Sidalcea oregana var. calva
|Oregon checker-mallow, Wenatchee checker-mallow|
|Edward Guerrant, Ph.D.|
The following Participating Institutions are custodians for this species in the CPC National Collection:
Rae Selling Berry Seed Bank & Plant Conservation Programs
University Of Washington Botanic Gardens
Cincinnati Zoo & Botanical Garden
The conservation of Sidalcea oregana var. calva is fully sponsored.
Edward Guerrant, Ph.D. contributed to this Plant Profile.
In September of 2001, the U.S. Fish and Wildlife Service caught the attention of many botanists with a promising news release. They had officially designated 6,135 acres of seasonal wetlands as "critical habitat" for the endemic Wenatchee Mountains checker-mallow. The U.S. Fish and Wildlife Service listed Sidalcea oregana var. calva as Endangered in 1999, legally protecting individual plants on Federal land from activities that could cause their destruction. The critical habitat designation is also important because it protects most of the approximately 125 acres of habitat that this rare plant currently inhabits and it protects significant additional habitat to allow for population expansion and overall health of the ecosystem. By establishing conservation of this delicate habitat, activities on Federal land that will disturb the habitat, such as up-slope disturbances from road construction, logging or other hydrological alterations will be precluded.
Sidalcea oregana var. calva is found growing with another rare species, Delphinium viridescens (Wenatchee larkspur) at three sites (this species is also profiled on this web site). They share similar habitat requirements, so it stands to reason that conservation efforts to protect habitat for one species will benefit the other.
Distribution & Occurrence
Sidalcea oregana var. calva is found most often in moist meadows with surface water or saturated soil from spring into early summer. Occasionally, it is found in open conifer stands dominated by Douglas-fir (Pseudotsuga menziesii) and Ponderosa pine (Pinus ponderosa) or on the margins of shrubs and hardwood thickets. Approximate elevation ranges from 1,970 to 3,300 ft (600-1000 m).
|As of 2001: Six populations with approximately 3,600 individuals total over a total area of approximately 125 acres. Three populations are very small. Approximate population sizes are as follows: 2 populations have 5 or fewer individuals, one has approximately 30, the other populations are larger (100 individuals or more) with the largest having as many as 2500 individuals. Most plants are located on land designated as a Natural Area Preserve managed by the Washington Department of Natural Resources. Others are found on U.S. Forest Service land and areas of private property (USFWS 2001).|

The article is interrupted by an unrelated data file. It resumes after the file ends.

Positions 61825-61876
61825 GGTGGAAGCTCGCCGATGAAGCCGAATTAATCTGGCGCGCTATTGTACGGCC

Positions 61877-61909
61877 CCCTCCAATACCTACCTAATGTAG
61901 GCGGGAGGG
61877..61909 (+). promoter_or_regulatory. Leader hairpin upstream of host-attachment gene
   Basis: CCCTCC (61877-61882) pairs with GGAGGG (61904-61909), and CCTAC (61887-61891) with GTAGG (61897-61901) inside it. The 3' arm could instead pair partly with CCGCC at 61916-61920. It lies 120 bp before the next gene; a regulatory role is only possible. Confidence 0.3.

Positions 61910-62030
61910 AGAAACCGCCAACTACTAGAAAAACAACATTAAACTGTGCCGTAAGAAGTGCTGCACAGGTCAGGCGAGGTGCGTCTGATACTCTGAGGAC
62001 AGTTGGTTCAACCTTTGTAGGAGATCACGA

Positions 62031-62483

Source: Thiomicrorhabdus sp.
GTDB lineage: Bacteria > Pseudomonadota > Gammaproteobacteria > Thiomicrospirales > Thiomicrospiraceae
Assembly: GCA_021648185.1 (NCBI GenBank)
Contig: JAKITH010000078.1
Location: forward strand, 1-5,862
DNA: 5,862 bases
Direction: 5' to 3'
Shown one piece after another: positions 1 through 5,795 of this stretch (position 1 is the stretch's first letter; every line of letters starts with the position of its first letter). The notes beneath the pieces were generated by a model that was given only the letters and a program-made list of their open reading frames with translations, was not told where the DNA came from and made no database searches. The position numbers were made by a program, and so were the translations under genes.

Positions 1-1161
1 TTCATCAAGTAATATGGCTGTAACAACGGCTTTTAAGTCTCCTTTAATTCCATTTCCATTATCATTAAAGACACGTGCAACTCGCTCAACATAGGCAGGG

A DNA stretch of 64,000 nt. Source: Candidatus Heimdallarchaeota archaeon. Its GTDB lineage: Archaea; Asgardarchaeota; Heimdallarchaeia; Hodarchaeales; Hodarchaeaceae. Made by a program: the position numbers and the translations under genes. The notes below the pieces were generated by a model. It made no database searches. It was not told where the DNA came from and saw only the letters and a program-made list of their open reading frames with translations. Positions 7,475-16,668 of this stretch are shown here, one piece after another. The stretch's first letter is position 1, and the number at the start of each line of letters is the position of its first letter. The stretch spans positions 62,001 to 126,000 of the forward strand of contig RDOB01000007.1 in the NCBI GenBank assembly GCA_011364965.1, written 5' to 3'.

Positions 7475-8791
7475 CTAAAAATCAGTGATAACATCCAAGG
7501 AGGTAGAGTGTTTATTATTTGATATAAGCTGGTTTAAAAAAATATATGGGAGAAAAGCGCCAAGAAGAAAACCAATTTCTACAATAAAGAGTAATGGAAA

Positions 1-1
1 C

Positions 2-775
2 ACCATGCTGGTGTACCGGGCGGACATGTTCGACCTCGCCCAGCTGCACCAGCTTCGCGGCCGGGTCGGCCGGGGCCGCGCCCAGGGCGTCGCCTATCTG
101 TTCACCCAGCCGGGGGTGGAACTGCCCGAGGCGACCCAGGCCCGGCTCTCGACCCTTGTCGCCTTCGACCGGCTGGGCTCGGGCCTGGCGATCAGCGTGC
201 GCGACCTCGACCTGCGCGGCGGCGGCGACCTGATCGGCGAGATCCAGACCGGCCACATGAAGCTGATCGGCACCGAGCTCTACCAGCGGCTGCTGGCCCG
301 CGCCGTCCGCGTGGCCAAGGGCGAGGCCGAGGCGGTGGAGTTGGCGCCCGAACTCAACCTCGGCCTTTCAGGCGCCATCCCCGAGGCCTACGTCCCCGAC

Conservation, Ecology & Research
Flowering begins in mid- to late June and usually peaks in mid- to late July, but may continue into mid-August. Fruits usually develop by early August (WNHP 1999). Little is known about the specific ecology of this species. Studies on the pollinators and reproductive ecology are currently underway.
The species commonly found growing near S. oregana var. calva include: quaking aspen (Populus tremuloides), black hawthorn (Crataegus douglasii), snowberry (Symphoricarpos albus), serviceberry (Amelanchier alnifolia), few-flowered peavine (Lathyrus pauciflorus), sticky purple geranium (Geranium viscosissimum) and California false helleborne (Veratrum californicum) (USFWS 1999).
Seed herbivory by weevils.
Because of the low population numbers, populations are susceptible to extirpation due to random events.
Conversion of habitat to housing, agricultur
-Pollination studies are being conducted to determine whether increased pollination (hand pollination) increases fruit/seed development, possibly indicating a pollination limitation. Pollinators are being observed and identified (Goldsmith 2001).
-The effect of controlled burning after plants have released mature seed is being investigated. Small plots (2m x 2m) containing Sidalcea oregana var. calva were burned in October of 2001 and will be compared to control plots (unburned) the following growing season. The hypothesis is that S. oregana var. calva will re-sprout after fire with increased vigor (Goldsmith 2001).
-Observational studies are being conducted on seed predation by weevils. Weevils have been noted in fruits and flowers in many S. oregana var. calva studies and recent observations have shown that they destroy seeds in alarming proportions of fruits (Goldsmith 2001).
Germination studies at The Berry Botanic Garden have yielded no germination. Seeds were subjected to 8 weeks of cold stratification or no cold stratification which was followed by either constant 68F (20C) or alternating 50F/68F (10C/20C) temperatures. It is not known whether the conditions for germination were not met or if seed was not viable (BBG File).
Listed as Endangered by the State of Washington and the U.S. Fish and Wildlife Service.
"Critical Habitat" for Sidalcea oregana var. calva designated in 2001.
A Recovery Plan is being developed. The draft is expected to be completed early in 2002.
Continue studying the effect of burning on Sidalcea oregana var. calva, including the effects of fire on seed viability and germination (Goldsmith 2001).
Investigate the effects of burning on weevils, including how time of burn may be important (e.g. if it is best to burn Sidalcea oregana var. calva in the fall, but the weevils have completed their lifecycle and can fly by then, the burn may not have the desired effect of destroying the weevils) (Goldsmith 2001).
Conduct a controlled (greenhouse) study of the reproductive mechanism of Sidalcea oregana var. calva, which may aid future conservation efforts (Goldsmith 2001).
Determine germination requirements.
Determine propagation and reintroduction protocols.
Scoggan, H.J. 1978. The Flora of Canada. National Museums of CA, Publications in Botany.